• WW II During the war, Plessey produced a vast array of components and equipment for the war effort, including shell cases, aircraft parts, and radio equipment such as the R1155(receiver), and T1154(transmitter). Following the bombing of its Ilford site, Plessey converted a section of tunnel, built for a new extension to the London Underground Central Line, into a munitions factory. The company also built a new factory at Swindon, and opened several other shadow factories around the country. The wartime workforce of Plessey grew to over 10,000 people.
  • 1961 Parent with 23 subsidiaries and based at Ilford. Employs 17,500 persons. Designers and manufacturers of radio and television apparatus and components, electronic equipment, telecommunication equipment, electrical equipment, electrical instruments and commercial hydraulic power systems. Makers of general light engineering products and atomic energy power control equipment.
  • In 1961 Plessey merged with the British Ericsson Telephone Co, and the Automatic Telephone & Electric (AT&E), to become Britain's largest manufacturer of telecommunications equipment including the majority of the country's crossbar switches.
  • Plessey were partners in the development of the Atlas Computer in 1962 and in the development of Digital telephone systems - System X - during the late 1970s. During the 1970s and early 1980s, Plessey manufactured a series of computer systems and peripherals compatible with Digital Equipment Corporation's PDP-11.
  • In December 1985 GEC launched a takeover bid for the Plessey Company, valuing the group at £1.2 billion. Both Plessey and the Ministry of Defence were against the merger, GEC and Plessey were the two largest suppliers to the MoD and in many tenders the only competitors. In January 1986 the bid was referred to the Monopolies and Mergers Commission (MMC), whose report published in August advised against the merger. The government concurred and blocked GEC's bid.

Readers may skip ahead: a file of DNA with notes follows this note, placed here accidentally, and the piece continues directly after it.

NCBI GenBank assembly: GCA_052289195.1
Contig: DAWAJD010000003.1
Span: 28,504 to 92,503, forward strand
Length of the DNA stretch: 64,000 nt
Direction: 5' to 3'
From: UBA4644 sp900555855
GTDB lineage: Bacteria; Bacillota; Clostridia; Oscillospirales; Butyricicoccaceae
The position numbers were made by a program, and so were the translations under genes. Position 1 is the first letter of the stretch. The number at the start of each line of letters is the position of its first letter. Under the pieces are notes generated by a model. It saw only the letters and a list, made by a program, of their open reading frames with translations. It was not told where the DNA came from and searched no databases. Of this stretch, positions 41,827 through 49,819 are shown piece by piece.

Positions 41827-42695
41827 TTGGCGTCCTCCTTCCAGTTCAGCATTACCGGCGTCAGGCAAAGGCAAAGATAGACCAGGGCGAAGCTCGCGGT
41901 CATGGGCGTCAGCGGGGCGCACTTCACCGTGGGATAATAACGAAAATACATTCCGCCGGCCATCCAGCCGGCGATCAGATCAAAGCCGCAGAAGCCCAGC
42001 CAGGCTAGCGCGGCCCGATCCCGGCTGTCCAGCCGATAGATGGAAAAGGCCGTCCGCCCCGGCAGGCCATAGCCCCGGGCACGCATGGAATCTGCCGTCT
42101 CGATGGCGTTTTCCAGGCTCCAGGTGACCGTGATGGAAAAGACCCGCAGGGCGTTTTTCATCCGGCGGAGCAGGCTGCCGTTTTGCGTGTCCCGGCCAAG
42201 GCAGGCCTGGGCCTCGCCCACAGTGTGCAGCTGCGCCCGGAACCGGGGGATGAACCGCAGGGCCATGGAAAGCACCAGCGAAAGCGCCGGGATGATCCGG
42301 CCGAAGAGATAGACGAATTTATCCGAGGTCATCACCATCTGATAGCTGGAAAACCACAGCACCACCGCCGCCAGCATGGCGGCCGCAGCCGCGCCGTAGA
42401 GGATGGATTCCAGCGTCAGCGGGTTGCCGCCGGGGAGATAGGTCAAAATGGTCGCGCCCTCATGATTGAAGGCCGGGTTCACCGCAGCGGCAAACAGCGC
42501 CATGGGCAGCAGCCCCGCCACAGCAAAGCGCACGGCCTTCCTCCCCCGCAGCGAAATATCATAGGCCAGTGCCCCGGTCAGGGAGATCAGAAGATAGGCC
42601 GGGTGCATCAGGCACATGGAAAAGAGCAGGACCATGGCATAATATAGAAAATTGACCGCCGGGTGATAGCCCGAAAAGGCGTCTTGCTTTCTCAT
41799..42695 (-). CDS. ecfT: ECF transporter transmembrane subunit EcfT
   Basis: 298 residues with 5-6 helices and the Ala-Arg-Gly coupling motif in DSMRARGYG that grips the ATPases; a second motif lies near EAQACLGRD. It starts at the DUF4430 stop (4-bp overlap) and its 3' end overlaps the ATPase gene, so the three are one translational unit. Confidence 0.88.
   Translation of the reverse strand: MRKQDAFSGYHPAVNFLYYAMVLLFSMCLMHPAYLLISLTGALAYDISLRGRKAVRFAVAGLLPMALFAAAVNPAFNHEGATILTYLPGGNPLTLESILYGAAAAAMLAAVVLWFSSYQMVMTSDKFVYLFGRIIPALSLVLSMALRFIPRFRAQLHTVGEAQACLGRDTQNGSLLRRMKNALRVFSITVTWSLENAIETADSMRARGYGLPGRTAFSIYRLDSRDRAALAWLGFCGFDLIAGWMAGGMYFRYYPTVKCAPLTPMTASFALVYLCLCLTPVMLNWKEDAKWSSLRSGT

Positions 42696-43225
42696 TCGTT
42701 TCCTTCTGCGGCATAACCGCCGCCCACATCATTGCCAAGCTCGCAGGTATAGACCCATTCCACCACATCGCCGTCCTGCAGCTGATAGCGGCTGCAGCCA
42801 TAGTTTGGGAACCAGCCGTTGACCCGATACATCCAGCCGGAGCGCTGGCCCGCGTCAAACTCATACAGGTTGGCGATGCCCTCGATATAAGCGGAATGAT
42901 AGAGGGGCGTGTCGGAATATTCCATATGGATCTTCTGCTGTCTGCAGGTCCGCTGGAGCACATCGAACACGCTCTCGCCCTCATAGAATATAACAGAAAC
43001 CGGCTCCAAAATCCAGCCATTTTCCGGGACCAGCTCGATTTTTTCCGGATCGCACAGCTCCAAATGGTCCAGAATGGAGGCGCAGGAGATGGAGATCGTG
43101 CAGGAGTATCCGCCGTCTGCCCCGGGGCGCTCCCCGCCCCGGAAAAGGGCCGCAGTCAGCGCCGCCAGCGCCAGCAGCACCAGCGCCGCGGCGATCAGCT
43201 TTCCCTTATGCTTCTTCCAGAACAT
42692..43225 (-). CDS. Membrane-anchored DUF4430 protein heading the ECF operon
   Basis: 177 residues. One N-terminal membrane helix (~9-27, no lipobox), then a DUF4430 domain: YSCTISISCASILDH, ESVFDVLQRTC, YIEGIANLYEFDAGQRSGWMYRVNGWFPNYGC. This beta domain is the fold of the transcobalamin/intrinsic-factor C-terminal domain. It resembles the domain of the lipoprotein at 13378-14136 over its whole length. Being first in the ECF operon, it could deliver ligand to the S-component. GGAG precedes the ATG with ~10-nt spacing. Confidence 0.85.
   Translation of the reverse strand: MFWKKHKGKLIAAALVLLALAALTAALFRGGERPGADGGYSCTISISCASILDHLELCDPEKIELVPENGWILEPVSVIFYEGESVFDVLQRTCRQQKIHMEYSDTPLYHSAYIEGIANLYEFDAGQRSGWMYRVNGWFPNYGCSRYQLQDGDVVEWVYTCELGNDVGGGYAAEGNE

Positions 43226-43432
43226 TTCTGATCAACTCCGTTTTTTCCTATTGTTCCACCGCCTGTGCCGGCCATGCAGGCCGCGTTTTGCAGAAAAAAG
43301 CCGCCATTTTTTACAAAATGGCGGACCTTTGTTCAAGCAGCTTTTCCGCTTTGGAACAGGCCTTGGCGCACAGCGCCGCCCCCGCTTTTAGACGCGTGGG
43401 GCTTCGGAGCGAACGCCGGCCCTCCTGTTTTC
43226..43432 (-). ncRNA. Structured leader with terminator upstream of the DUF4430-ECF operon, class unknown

• In 1988 Plessey and The General Electric Company (GEC) merged their telecom units to form GEC-Plessey Telecommunications (GPT), the UK's leading telecommunications manufacturer.
  • In 1988 GEC and Siemens AG set up a jointly held company, GEC Siemens plc, to launch a hostile takeover of Plessey. GEC Siemens' initial offer was made on 23 December 1988 valuing Plessey at £1.7 billion. Again Plessey rejected the offer and again it was referred to the MMC. The original proposal envisaged joint ownership of all of Plessey's defence businesses, with GPT and Plessey's North American businesses split in the ratios 60:40 and 51:49 respectively. The level of GEC's involvement in the Plessey defence businesses was not likely to meet with regulatory approval and in February GEC Siemens announced a new organisation. The takeover was completed in September 1989.



Sources of Information